Women flying high in aviation industry
Durban - Superwomen in the aviation industry will today be celebrating the strength and courage of women who fought with their blood, time and tears for the freedoms enjoyed by all today. Playing essential roles at King Shaka International Airport, Nokuthula Mcinga, Azwifaneli Mphaphuli and Amanda Khwela all agree that the past struggles laid the foundation for all women today.
Mcinga, senior operational governance manager, joined the airport as an environmental specialist. But when the organisation went through restructuring, she was promoted to her current role. Her experience in safety, risk and environmental management made her the right person for the job.
“My role includes provision of assurance to business operations in areas of governance, risk, airport safety, environment, aviation security and compliance. It is also aimed at ensuring standards and regulations are adhered to and maintained,” she said. “Sometimes it’s difficult to plan a day, as the aviation environment is dynamic, highly regulated and very exciting.”
For Mcinga, Women’s Day is for celebrating the achievements of women and their contributions in shaping society and the world politically, culturally, economically, and socially.
“Women are a cornerstone of every part of society and while having to deal with issues of gender injustice, violence, inequality and sex discrimination. This is then a day for acknowledging women’s contribution and successes.”
Mcinga said the soaring number of gender-based violence incidents was disheartening.
“At times I feel as a society, we fail each other as some of these killings could be avoided by doing the right thing, standing up and encouraging victims to speak out without fear of stigma and judgement.”
Mcinga said legislation alone won’t prevent gender-based violence, but there needs to be proactive strategies that involve the public.
Mphaphuli, an assistant general manager in the client and passenger services department, is responsible for driving programmes that improve and enhance service quality. She had always dreamt about becoming a pilot when she was younger but sees her role in the organisation as “meant to be”.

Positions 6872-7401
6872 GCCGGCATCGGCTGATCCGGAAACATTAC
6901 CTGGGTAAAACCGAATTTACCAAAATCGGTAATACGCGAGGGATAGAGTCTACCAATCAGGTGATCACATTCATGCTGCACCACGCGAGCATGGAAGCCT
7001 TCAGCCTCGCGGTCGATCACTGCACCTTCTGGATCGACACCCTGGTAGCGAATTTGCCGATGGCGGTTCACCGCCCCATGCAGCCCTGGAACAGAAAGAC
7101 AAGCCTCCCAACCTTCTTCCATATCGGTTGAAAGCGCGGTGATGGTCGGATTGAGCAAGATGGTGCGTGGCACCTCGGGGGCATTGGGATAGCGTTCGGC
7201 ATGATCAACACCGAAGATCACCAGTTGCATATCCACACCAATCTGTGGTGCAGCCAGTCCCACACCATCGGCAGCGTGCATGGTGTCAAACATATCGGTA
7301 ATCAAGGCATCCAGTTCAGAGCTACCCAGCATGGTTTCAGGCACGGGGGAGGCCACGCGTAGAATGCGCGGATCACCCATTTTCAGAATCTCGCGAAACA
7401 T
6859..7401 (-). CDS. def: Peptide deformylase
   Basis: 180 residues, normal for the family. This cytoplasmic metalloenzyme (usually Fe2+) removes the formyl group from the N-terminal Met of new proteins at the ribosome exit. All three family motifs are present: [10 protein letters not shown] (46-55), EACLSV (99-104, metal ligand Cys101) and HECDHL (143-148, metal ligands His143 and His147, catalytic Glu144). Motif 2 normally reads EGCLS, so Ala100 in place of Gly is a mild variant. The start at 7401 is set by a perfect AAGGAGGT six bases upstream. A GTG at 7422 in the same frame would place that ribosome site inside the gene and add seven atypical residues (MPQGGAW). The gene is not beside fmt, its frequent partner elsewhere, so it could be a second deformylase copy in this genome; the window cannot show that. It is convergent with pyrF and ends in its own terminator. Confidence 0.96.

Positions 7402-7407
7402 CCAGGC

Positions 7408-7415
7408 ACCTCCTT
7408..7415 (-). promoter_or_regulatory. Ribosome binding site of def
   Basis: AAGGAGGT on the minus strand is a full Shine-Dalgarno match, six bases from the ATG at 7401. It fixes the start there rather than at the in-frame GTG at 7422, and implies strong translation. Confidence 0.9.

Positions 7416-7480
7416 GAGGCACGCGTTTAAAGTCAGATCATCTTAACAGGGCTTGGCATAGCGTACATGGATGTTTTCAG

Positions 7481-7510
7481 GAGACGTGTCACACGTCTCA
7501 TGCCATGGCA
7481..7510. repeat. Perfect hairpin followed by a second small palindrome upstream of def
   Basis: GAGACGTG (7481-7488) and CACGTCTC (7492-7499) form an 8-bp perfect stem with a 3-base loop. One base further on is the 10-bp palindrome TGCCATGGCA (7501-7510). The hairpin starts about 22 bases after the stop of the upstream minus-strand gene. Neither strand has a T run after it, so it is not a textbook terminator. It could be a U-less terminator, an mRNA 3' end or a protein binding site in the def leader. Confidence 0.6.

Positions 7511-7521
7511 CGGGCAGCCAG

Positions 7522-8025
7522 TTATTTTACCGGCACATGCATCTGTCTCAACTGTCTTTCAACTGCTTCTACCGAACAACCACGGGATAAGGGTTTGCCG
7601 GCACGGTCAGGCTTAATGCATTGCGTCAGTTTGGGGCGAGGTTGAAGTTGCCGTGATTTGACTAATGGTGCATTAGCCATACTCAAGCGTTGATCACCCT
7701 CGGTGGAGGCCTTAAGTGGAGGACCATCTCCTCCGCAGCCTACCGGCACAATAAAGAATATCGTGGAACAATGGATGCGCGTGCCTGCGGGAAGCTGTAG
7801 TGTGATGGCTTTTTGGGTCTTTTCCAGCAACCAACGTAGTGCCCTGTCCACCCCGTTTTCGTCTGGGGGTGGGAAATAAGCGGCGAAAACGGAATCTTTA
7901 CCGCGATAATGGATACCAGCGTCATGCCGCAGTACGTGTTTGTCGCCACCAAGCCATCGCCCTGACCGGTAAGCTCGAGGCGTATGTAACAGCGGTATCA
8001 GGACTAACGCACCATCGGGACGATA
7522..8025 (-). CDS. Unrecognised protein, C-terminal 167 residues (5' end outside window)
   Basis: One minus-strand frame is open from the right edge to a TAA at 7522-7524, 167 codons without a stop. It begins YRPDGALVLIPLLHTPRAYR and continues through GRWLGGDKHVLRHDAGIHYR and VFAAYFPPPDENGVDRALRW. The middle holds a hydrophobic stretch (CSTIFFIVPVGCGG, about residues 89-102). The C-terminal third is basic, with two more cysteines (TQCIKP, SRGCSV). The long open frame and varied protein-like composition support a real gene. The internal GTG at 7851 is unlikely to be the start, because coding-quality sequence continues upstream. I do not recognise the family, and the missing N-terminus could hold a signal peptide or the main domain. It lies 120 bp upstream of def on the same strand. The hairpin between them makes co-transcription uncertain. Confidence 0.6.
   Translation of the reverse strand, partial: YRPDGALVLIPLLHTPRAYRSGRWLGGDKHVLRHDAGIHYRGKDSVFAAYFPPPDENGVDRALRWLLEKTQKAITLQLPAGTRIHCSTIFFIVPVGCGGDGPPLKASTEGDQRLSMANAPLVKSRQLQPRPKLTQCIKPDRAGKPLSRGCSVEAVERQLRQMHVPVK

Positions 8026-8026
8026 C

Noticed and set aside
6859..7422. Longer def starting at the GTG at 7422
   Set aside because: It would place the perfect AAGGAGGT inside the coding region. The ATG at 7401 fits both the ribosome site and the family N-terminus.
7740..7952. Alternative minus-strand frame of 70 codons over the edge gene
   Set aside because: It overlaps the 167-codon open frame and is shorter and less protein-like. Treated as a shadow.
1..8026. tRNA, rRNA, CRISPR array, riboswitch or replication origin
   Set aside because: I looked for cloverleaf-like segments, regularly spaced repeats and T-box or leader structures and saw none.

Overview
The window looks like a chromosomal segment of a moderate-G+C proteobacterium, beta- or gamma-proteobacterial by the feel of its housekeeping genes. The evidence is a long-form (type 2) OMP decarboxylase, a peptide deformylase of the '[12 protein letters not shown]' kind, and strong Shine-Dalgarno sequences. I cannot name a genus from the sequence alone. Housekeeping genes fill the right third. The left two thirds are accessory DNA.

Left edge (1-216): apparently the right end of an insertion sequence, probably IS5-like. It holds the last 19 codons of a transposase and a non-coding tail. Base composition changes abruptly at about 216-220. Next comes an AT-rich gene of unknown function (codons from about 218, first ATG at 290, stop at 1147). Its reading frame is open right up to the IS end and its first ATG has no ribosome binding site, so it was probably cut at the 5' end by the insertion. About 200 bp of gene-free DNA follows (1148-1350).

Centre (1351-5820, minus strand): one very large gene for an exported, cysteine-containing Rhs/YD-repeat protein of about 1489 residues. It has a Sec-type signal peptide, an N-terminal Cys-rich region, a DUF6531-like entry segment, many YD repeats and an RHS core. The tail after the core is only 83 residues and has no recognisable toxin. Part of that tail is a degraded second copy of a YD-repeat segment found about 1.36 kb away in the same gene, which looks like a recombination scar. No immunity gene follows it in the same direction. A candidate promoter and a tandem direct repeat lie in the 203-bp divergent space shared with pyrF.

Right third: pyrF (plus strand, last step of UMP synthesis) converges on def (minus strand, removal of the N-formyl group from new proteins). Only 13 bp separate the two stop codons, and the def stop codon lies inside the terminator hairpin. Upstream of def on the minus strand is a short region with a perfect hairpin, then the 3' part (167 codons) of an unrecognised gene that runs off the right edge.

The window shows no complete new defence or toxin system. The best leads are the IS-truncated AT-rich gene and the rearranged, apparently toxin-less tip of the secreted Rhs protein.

“The aviation industry never ceases to amaze me, it is complex and there is so much to learn, no one day is the same. It is full of ‘aha!’ moments,” she said.
On a typical day, Mphaphuli chairs meetings with various teams on assigned projects, attends presentations, stakeholder meetings and also conducts analysis on performances. She encouraged young women who aspire to work in her industry to take every opportunity that they are exposed to and to use it to learn new things.
Khwela, senior human resources manager, said the day to celebrate women was important as it acknowledged how far we have come as a country.
“We are honouring the heroines who paved the way for us but, most importantly, honouring the queens that make daily sacrifices to raise families, pursue careers and are pillars within society,” she said.
Khwela said her strategic role in the organisation required her to assist the business to achieve its goals. She said this was partly achieved by working together with business leaders to deliver customised and forward-looking solutions, programmes and policies.